Intel's annual report (2019) suggests that the company’s second-generation 3D XPoint products – Alder Stream and Barlow Pass – might be delayed until 2021.
Intel announced last September its second-generation 3D XPoint and provided a roadmap into the future. ,The second-generation 3D XPoint memory features four layers of the memory, as opposed to two layers in the first generation. Intel has also talked about significant performance gains.
Intel's 'Barlow Pass' is the second-generation Optane DC persistent memory and 'Alder Stream' is a new Optane DC SSD. Intel's roadmap indicated that the products would launch together with the Whitley platform, which will see Cooper Lake in the first half of the year followed by Ice Lake at the end of the year.
However Intel’s annual report suggests that those products might not be released in 2020 at all. Here is what Intel says:
"With our Intel 3D NAND technology and Intel Optane™ technology, we are developing products to disrupt the memory andstorage hierarchy. The 4th generation of Intel-based SSDs are scheduled to launch in 2020 with 144-layer QLC memory technology. These SSDs are also Intel’s first NAND memory technology created independently by Intel since the conclusion of our partnership with Micron Technology, Inc. (Micron). The 2nd generation Intel Optane SSDs for data centers are scheduled to start shipping samples in 2020, and are designed to deliver three times the throughput while reducing application latency by four times. In addition, the second-generation Intel Optane DC persistent memory is expected to achieve PRQ in 2020, and is designed for use with our future Intel Xeon CPUs."
On the process technology and manufacturing side, Intel's CFO George Davis repeated what the company already said in its latest financial result Q&A session:
"Our 10nm manufacturing process entered full production as we launched (2019) our first products from this advanced technology. We are accelerating the pace of process node introductions and moving back to a 2- to 2.5-year cadence. We are on track to deliver our first 7nm-based product, a discrete GPU, at the end of 2021. 5G continues to be a strategic priority, and our exit from the 5G smartphone modem business is enabling us to increase the focus of our 5Gefforts on the opportunity to modernize network and edge infrastructure."
Intel also discussed the shortages and the role of the design rules for 7nm.
The company explained why the 25% increase in 14nm wafer capacity merely resulted in a low double-digit (10-15%) increase in PC supply. Intel attributed this to higher model volume, larger die sizes and more 14nm chipsets:
“We increased our wafer capacity [by 25%] during 2019; however, we did not see a commensurate increase in client CPU unit as wafer capacity was largely consumed by increases in modem and chipset volumes, and unit die sizes.”
Concerning process technology, Intel highlighted the company’s efforts to reduce the amount of design rules:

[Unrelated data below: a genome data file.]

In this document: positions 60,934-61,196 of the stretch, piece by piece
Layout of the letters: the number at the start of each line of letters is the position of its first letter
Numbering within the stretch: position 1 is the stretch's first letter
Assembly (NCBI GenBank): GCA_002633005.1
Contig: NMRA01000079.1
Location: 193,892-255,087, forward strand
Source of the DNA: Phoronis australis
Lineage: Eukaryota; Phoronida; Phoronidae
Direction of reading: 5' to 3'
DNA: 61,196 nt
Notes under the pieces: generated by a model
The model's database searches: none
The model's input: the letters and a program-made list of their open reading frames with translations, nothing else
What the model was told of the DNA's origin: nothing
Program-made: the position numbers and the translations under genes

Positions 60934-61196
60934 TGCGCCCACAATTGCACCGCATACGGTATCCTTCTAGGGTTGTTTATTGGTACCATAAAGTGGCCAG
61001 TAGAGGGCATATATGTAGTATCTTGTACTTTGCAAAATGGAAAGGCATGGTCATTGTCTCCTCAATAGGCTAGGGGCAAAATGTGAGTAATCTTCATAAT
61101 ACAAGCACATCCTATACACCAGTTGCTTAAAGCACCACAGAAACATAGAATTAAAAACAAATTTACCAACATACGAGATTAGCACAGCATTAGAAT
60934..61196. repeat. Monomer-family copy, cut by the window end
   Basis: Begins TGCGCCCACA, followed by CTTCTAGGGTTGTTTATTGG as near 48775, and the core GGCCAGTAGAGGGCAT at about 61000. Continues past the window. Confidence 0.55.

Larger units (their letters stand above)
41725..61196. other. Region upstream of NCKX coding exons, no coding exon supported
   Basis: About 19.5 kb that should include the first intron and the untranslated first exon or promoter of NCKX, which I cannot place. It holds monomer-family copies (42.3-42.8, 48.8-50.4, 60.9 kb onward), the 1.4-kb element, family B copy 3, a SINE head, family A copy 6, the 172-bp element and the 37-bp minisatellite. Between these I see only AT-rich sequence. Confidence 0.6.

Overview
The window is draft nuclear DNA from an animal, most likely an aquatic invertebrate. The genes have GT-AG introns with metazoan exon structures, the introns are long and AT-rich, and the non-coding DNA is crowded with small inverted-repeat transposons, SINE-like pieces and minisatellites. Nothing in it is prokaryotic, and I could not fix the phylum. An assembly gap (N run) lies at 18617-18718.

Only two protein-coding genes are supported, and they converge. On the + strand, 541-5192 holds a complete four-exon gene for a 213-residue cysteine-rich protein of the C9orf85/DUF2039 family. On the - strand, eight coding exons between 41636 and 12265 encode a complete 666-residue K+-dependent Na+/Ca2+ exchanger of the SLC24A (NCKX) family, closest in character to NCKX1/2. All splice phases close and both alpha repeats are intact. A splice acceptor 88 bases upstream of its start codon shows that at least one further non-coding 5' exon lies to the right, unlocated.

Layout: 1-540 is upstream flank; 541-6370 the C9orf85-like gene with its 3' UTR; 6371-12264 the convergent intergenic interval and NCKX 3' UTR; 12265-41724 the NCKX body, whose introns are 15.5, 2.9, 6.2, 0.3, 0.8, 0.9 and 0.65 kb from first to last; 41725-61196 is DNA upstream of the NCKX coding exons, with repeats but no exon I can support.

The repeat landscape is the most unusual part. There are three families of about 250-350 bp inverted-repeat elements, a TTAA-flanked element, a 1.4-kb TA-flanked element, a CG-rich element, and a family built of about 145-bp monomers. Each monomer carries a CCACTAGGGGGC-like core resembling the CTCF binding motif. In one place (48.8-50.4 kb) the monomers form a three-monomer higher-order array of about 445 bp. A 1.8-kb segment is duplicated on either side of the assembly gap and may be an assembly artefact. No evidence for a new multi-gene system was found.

“We are also pursuing [a 4x] design simplification to accelerate innovation, including a significant reduction of design rules for future process nodes, to allow us to deliver the best solutions for our customer.”
"We announced (2019) that we are planning multiple waves of 10nm process, progressively increasing transistor performance. We also announced advances in our next-generation 2.5D (EMIB) and 3D (Foveros) packaging technology which will enable us to mix and match chips made on different processes into a single SiP, enabling new design flexibility and new device form factors. The Intel 10nm product era is underway, as we began shipping our new 10th generation Intel Core processors, previously referred to as Ice Lake. We are designing products for four major computing architectures—CPU, GPU, AI accelerator, and FPGA products—as we move toward a model of providing multiple "xPU" compute platforms for a more diverse era of computing. We shipped the 10th generation Intel Core processors with our next-generation CPU microarchitecture, which has architectural extensions designed for special-purpose computing tasks such as AI and cryptography, among other features. These processors also include the next generation of graphics microarchitecture, with performance and feature upgrades. We also continue to make progress on the development of our first discrete GPU."
We improved our 10nm factory production, yield, and volume during 2019, and launched 10th-generation Intel Core processors, our first 10nm volume product, and Intel Agilex, our first 10nm FPGA. We expect to deliver initial production shipments of our first 10nm-based Intel Xeon Scalable product, Ice Lake, in the latter part of 2020. We are on track to deliver our first 7nm-based product, a data center-focused discrete GPU, at the end of 2021. We are approaching next-generation process nodes with a focus on striking an optimal balance between schedule, performance, power, and cost and will continue to drive intra-node advancement."
Intel also discussed the recent acquisition of Habana Labs:
"Habana's Gaudi AI training processor is currently sampling with select hyperscale customers. Large-node training systems based on Gaudi are expected to deliver up to four times increase in throughput versus systems built with the equivalent number of GPUs. The acquisition strengthens our AI portfolio and accelerates our efforts in the nascent, fast-growing AI silicon market."
Interestingly, Intel mentions the Gaudi accelerator (and not Goya for inference), could indicate that Intel was mostly interested in Habana’s accelerator for training.